Coba

 

 
Nohoch Mul pyramid, Cobá
Nohoch Mul pyramid, Cobá – Image courtesy of Ken Thomas/Wikimedia Commons

Introducing Cobá


The ancient Maya city of Cobá flourished from around 632 AD (the oldest carved date found here) until about 1000 AD, after which the city steadily declined until it was finally finally abandoned about the time the Spanish conquered the peninsula around 1550.

Older than much of Chichén Itzá and larger than Tulum, Cobá offers 6700ha of scenic ruins scattered around five lakes and crowded with thick forest. It boasts the tallest pyramid of the Yucatan Peninsula, the Nohoch Mul.

The ruins are divided into three separate groups: the Cobá Group, whose pyramids are clustered around a sunken patio and include a 24m-high temple dedicated to the rain god, Chaac; the Chumuc Mul Group, mainly unexcavated except for the principle pyramid, which is covered with the remains of brightly painted stucco motifs; and the Nohoch Mul Group, which features the Nohoch Mul pyramid – the tallest in Cobá. Beyond the Nohoch Mul Group, sits El Castillo and the remains of a ball court.

For panoramic views over this ancient Mayan site, climb the 120 stone steps to the summit of the weather worn 42m-high El Castillo pyramid, which forms part of the Nohoch Mul Group.

Come early in the morning when the site is less crowded, listen to the shriek of spider monkeys and watch colonies of army ants parading down ancient pathways before disappearing into the dense forest.

Given the size of the site it’s best to hire a guide. Consider also hiring a bicycle, available for rent for $3 per hour at a stand just past the entrance. You can also hire a triciclo with driver to carry you around the site for around $8.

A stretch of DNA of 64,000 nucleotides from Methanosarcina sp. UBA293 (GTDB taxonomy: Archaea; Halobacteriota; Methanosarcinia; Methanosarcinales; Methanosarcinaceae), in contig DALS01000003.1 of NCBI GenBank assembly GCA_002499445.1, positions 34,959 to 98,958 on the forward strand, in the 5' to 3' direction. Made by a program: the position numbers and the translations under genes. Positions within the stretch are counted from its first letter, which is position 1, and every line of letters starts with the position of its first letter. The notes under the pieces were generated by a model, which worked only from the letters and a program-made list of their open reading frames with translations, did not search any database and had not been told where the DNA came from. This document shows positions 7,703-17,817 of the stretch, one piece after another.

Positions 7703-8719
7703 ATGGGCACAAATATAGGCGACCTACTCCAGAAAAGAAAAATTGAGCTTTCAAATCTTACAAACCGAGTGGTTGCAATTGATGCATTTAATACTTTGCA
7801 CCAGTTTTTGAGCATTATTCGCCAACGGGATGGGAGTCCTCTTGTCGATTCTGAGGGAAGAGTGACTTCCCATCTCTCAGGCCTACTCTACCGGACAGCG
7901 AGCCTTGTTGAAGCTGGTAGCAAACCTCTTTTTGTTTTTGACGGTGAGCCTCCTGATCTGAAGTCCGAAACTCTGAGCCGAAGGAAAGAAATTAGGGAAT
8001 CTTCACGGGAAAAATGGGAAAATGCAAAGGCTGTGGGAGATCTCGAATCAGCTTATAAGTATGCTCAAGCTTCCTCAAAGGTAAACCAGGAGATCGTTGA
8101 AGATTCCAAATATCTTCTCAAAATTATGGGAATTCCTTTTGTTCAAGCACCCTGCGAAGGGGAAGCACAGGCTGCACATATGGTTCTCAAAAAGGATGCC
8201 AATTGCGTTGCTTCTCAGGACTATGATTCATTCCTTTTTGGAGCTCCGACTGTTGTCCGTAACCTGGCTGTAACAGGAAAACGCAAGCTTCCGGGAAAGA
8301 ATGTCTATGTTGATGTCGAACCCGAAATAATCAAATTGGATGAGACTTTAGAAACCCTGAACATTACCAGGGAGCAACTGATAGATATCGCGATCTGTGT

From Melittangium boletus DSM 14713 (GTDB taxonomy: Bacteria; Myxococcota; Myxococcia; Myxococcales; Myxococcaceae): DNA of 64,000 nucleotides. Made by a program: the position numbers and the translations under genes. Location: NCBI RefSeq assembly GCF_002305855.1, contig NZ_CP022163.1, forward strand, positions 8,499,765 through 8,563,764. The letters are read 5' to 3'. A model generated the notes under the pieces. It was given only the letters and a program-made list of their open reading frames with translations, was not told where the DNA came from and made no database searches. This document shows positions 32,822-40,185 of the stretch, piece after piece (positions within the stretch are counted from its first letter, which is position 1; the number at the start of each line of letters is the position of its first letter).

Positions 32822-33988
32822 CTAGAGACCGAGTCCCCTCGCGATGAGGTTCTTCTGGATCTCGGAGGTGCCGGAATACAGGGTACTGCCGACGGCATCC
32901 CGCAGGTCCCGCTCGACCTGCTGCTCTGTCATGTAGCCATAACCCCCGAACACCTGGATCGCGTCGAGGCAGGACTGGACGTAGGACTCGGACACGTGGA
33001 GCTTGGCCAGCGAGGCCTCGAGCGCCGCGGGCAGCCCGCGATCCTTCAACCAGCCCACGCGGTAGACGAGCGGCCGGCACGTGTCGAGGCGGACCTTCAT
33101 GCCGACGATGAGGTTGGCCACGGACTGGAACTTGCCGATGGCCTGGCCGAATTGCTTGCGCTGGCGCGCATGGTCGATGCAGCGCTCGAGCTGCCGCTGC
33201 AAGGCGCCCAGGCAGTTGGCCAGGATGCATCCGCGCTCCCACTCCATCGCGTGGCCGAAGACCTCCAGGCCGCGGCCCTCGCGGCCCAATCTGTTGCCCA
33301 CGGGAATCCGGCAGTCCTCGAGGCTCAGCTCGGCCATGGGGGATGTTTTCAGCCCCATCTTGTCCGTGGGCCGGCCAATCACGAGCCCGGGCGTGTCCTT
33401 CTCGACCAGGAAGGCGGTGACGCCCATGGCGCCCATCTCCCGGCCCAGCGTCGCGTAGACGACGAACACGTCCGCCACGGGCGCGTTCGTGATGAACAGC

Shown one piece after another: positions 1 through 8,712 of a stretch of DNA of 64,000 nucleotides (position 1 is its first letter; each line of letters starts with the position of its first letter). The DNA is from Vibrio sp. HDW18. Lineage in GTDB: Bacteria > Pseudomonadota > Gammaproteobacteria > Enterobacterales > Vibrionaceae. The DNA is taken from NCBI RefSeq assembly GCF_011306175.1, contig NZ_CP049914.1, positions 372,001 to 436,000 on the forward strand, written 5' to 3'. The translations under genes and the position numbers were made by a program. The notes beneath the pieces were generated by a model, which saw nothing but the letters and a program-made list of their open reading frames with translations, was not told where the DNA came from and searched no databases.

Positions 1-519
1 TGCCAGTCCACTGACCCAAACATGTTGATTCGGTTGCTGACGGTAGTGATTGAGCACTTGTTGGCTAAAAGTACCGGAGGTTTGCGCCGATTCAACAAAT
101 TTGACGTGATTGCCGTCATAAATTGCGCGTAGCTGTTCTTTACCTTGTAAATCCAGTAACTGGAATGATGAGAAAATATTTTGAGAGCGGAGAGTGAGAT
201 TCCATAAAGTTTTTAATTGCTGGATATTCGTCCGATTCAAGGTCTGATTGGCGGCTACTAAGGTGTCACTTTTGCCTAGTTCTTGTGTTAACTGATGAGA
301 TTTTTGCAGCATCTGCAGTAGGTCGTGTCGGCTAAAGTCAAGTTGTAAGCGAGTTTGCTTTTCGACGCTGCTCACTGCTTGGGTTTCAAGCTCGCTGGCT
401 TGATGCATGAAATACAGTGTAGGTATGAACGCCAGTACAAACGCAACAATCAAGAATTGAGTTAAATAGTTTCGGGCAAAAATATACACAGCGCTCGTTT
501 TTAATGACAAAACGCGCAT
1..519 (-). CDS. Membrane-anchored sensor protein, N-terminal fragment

Pac Chen


Located in the forest near Cobá sits the village of Pac Chen, where more than 120 people exist much as their ancestors did, living in round thatch huts with no electricity, indoor plumbing or paved roads. The villagers primarily make their living farming pineapple, beans and plantains, and still pray to the gods for good crops.

The only way to visit Pac Chen is to sign up for a tour with Alltournative (www.alltournative.com), an ecotour company based in Playa del Carmen. The company shares the profits and works with villagers to help them become self-sustaining, and has given them an alternative to hunting and logging. No more than 80 tourists are allowed to visit on any given day.

The half-day tour also includes a trek through the jungle, where you can zip-line through the forest canopy, rappel down the cavelike sides of a cenote into a cool underground lagoon, kayak across a lagoon full of wild birds and eat Mayan dishes such as grilled achiote (annatto seed) chicken, fresh tortillas, beans and watermelon.

Contact Information


Location: 168km southwest of Cancún, 90km east of Chichen Itza and 44km northwest of Tulum
Admission: Entrance US$4.5, taxi-bike US$8; bike rental US$3; Pac Chen Maya Encounter Tour US$129
Hours: Daily 8am-5pm
Latest update on this honeymoon destination: 21 January, 2016
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